Wednesday, September 19, 2007

Nice Evening in Juneau

We had a cloudy day and a lovely sunny late afternoon and evening yesterday. We drove out to the airport and walked on on the dike trail that goes along the wetlands. The birds are starting to move through on their way south so we thought we'd check it out and see if there was anything interesting. We saw some shorebirds - I think they were western sandpipers but aren't sure. Still not too good at shorebird identification and we didn't take the book with us.

I encourage you to click on this image to get a better view.

Tuesday, September 18, 2007

Treadwell Ditch and Mount Bradley

About a 10-minute walk down 5th street in Douglas through a normal-looking neighbor provided a new hiking opportunity for us. You have to look between two houses for the trail head sign; there seems to be quite a bit public access across private land down here. I'm thinking its because we're surrounded by national forest land. In a matter of minutes you'll find yourself away from urban noises and surrounded by numerous shades of green. We decided to check out a portion of the Mt Bradley (map - click on Mt Bradley) trail and see where it connected to the Treadwell Ditch. The ditch used to bring water to the mine area from across Douglas Island. I think it goes for about 16 miles and most of it you can hike. We'll have to save that for a long summer day.

As with other trails, this was well maintained with a gravel pathway and some built in stairs. There was very little boardwalk which was fine with me since it had been rainy pretty heavy for the last couple days. Some of those boards get pretty slick.

I think this is Paris Creek and this creek didn't have a bridge across it but we found a narrow spot that wasn't too hard to get across. The upper creek was much bigger and was flowing pretty good with brownish-runoff water. This one did have a nice bridge that looked pretty new.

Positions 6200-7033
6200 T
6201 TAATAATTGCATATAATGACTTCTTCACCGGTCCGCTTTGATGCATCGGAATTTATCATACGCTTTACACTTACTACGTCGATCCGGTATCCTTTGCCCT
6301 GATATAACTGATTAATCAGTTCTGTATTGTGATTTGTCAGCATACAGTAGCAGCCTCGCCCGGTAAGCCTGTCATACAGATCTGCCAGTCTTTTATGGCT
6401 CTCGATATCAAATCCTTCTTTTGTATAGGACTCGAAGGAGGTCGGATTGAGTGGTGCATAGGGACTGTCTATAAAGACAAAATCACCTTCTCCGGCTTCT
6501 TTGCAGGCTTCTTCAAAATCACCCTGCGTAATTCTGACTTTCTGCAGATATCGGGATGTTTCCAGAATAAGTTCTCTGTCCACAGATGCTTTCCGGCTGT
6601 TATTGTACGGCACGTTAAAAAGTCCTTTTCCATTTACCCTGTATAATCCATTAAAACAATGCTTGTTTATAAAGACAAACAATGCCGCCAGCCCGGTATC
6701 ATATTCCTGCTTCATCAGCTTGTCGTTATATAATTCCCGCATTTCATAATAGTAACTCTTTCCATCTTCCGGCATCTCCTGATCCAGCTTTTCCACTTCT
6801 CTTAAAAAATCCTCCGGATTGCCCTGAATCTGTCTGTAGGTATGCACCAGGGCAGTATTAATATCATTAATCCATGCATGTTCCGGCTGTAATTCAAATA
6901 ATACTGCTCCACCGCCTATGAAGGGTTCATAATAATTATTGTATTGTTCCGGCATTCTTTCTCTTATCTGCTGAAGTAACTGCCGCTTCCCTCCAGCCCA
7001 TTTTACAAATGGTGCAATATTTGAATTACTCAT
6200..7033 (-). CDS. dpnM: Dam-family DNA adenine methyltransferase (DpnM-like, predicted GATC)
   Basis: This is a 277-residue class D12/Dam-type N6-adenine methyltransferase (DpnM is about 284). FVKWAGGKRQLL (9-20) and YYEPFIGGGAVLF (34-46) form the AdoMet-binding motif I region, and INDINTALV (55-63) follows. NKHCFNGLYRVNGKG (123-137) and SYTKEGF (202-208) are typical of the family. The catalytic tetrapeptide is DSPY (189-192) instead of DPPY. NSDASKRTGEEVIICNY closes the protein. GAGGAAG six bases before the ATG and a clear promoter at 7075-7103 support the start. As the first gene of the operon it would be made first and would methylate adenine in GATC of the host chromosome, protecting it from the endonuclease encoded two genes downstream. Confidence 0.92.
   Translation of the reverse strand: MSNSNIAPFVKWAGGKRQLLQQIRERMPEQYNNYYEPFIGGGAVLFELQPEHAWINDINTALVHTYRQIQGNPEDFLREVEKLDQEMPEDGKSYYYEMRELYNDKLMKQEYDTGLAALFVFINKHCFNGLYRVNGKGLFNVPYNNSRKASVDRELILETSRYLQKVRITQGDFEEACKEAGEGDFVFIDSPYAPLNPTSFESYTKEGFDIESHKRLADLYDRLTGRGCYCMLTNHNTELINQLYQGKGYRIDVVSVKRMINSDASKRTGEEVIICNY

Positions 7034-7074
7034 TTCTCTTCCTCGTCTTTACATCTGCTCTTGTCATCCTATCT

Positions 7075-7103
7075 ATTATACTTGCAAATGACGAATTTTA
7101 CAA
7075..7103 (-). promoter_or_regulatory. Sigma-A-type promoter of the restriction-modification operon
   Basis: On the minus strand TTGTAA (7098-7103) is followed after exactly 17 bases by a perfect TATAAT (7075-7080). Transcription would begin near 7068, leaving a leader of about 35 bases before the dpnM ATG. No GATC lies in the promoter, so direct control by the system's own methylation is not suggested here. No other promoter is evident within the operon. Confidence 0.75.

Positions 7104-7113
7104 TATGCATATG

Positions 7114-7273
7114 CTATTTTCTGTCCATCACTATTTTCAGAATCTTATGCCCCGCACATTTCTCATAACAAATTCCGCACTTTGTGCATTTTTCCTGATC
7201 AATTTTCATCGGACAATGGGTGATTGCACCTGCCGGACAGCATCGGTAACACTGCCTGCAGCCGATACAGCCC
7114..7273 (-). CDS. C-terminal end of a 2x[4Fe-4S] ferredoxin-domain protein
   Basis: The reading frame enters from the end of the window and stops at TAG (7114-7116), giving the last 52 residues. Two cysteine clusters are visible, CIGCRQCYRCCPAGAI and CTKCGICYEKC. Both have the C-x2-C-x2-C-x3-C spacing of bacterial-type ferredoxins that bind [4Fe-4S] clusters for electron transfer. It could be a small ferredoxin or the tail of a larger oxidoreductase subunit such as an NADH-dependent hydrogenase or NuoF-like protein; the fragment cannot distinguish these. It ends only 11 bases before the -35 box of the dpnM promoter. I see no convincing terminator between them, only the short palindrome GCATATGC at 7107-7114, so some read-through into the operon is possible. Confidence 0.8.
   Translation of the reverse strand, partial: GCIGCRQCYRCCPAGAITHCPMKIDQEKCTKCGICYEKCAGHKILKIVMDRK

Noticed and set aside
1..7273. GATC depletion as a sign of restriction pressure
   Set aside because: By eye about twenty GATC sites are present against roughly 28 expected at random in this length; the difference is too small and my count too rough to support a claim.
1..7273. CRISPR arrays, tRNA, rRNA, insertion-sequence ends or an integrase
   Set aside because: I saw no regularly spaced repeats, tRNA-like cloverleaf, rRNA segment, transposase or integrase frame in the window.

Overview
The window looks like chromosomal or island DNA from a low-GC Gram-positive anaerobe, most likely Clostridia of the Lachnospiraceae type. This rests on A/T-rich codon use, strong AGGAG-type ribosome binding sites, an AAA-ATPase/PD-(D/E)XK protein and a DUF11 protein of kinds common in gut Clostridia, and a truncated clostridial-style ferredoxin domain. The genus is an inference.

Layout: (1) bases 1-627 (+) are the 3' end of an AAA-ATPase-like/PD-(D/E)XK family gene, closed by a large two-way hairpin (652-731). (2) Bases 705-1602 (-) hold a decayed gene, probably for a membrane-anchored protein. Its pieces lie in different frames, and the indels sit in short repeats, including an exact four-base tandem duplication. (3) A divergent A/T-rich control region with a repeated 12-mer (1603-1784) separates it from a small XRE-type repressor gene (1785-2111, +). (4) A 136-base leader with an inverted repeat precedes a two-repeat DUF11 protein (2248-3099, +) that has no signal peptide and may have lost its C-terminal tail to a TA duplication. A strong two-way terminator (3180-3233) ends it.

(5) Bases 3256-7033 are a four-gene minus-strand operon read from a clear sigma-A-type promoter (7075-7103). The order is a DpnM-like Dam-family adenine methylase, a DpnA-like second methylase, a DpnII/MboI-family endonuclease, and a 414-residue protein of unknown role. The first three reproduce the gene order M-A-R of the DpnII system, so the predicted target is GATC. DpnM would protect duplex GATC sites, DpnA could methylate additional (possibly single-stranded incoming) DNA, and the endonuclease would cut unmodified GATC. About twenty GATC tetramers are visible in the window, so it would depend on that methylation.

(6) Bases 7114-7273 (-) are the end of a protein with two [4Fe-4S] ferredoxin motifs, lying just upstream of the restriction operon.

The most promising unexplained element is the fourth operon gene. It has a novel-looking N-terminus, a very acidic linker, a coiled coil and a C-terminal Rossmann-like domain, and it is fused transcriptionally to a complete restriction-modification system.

Most of the Treadwell Ditch is covered over with logs and moss but this portion was open. You do have to be careful where you are stepping as the logs that have been here for 100 years are rotting out some. We followed the ditch for quite a ways before turning around when we hit another creek that we couldn't easily ford. We also realized that the trail had really gotten narrow and wasn't heavily traveled and was probably a game trail.

Monday, September 17, 2007

Knitted Lace

I really enjoy knitting lace. I love working with thin thread and the small needles. I like having the pattern appear in just a few rows even though I still have to pay attention and count to keep track of where I'm at. I don't normally need to mark my place on paper but I do have to pay attention. Its not something like baby booties which I can almost make with my eyes closed. I have several patterns that I regularly make and add to pillow cases, towels, and other items. Usually I know how long of a piece I need and knit it to fit. I'm not sure I have the nerve to just knit a ball of lace and then have to cut it to fit – I wouldn't mind someone else doing that part but I don't think I would enjoy it much. I'd hate to see the lace unravel before my eyes.

The lace I'm currently making is with cotton crochet thread. I think its no. 2 but I can't find the label and I'm using needles that are size no. 1. I use my double pointed needles because they are the shortest ones I have.

Here's a pattern for Irish Lace

Cast on 10 sts, k one row
Row 1: K2, yo, k 2 tog, yo twice, k 2 tog, k4.
Row 2: K6, p1, k1, p1, k2
Row 3: K2, yo, k 2 tog, k7
Row 4: K8, yo, k 2 tog, k1
Row 5: K2, yo, k 2 tog, k1, yo twice, k 2 tog, yo twice, k 2 tog, k2.
Row 6: K4, p1, k2, p1, k2, yo, k 2 tog, k1
Row 7: K2, yo, k 2 tog, k9
Row 8: Bind off 3 sts, k6, yo, k 2 tog, k1.

Repeat rows 1-8 until desired length and then bind off.

I really need to learn how to knit back and forth on the same needle without have to switch hands. This would save some time – my nephew-in-law Jim showed me how awhile back but I didn't practice and now I've forgotten how. I'll have to see if I can find some instructions on the web or just plan a visit to Seattle to get some help.

Sunday, September 16, 2007

Since we're on the subject of food…